Posted by Anonymous on .
If a bank offers interest at a nominal rate of 6%, how much greater is the effective rate if interest is compounded continuously than if the compounding is quarterly?
I don't get this question at all... All I'm given is the rate and how am I suppose to compare compounded continuously and quarterly if I'm not given the initial value, time and so on...

Math  Compound 
Damon,
well, lets compare both to compounding once a year for n years.
Once a year
final/original = 1.06^n
Four times a year
6/4 = 1.5% per quarter
final/original = 1.015^4n
Continuously
final/original = e^.06 n
Well, lets see how four times a year compares to once a year
compare 1 = 1.015^4n / 1.06^n
ln compare 1 = 4 n ln 1.015  n ln 1.06
= n(.05955445.0582689) = .0012855419 n
so
compare 1 = e^.0012855419 n
or .12855 % better than once a year
Now do the same for continuous
compare 2 = e^06 n / 1.06^n
ln compare 2 = .06 n  n ln 1.06
= .001731 n
compare 2 = e^.001731 n
or .1731 % better than once a year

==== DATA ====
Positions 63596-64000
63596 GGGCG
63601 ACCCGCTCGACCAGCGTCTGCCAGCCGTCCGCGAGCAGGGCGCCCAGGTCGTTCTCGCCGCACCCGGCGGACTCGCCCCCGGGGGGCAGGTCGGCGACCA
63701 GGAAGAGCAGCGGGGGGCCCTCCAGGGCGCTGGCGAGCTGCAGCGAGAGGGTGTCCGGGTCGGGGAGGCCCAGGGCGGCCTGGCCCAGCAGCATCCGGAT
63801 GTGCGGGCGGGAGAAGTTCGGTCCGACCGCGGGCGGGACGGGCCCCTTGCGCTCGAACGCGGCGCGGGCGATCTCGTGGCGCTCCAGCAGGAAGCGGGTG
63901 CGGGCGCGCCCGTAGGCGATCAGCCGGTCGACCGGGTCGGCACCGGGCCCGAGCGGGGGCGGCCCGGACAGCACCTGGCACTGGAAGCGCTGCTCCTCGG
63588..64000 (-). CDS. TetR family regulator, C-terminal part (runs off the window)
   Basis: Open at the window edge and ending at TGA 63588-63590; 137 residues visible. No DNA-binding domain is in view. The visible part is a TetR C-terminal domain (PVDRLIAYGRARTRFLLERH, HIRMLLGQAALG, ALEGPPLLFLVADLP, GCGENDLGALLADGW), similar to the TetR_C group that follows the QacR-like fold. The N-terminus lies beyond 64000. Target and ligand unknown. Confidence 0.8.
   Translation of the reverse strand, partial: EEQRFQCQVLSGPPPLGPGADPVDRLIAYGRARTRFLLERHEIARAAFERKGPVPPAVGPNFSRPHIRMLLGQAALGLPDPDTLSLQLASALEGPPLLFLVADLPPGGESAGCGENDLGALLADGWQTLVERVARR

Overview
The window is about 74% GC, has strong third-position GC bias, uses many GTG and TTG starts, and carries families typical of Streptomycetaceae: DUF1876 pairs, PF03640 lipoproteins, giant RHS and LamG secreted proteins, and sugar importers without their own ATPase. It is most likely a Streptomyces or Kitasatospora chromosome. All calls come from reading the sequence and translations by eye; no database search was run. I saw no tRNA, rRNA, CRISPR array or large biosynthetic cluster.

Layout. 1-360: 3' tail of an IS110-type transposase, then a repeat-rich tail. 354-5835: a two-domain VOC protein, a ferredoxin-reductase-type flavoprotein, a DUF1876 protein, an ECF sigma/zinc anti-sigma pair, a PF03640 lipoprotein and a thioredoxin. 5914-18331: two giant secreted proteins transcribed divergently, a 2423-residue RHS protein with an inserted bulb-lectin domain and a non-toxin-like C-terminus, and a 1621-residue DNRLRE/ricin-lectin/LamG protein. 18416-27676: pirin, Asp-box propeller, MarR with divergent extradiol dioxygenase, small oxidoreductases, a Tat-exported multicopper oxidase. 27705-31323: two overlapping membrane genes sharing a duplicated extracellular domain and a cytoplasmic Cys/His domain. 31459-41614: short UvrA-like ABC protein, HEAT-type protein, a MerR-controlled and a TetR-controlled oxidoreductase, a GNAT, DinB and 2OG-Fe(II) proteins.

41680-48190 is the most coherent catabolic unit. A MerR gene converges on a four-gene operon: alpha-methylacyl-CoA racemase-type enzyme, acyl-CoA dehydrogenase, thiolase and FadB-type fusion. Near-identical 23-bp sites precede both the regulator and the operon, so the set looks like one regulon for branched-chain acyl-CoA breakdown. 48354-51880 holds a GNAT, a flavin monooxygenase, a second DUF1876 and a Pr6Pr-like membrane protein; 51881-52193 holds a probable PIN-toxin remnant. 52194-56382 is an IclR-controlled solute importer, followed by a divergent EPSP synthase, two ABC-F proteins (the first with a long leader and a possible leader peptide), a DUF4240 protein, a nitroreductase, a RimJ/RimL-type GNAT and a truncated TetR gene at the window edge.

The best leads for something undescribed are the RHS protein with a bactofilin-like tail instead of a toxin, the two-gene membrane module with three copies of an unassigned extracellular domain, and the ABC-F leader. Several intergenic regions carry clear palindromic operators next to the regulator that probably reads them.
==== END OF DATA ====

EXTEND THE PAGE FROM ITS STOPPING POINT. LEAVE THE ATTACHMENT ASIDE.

Math  Compound 
drwls,
Quarterly componding of interest after one year at 6% annual rate gives you an annual yield of
(1 + 0.06/4)^4  1 = 6.136%
Continuous compounding requires you to consider limits. The answer is
Limit (as n approaches infinity) of
1 + 0.06/n)^n  1
Calculus shows that this equals
e^(0.06) 1 = 6.184%
If you don't understand limits and e, consider the "daily interest" case, with n = 365. In that case the annual yield is 6.183% 
Easier 
Damon,
Just do them each for one year
yearly 1.06
quarterly
1.015^4 = 1.06136 or 6.136 % yearly
continuously
e^.06 = 1.06184 or 6.184 % yearly 
Math  Compound 
Anonymous,
thank you both for your help... I like Damon's method as it seems straightforward and I can follow it...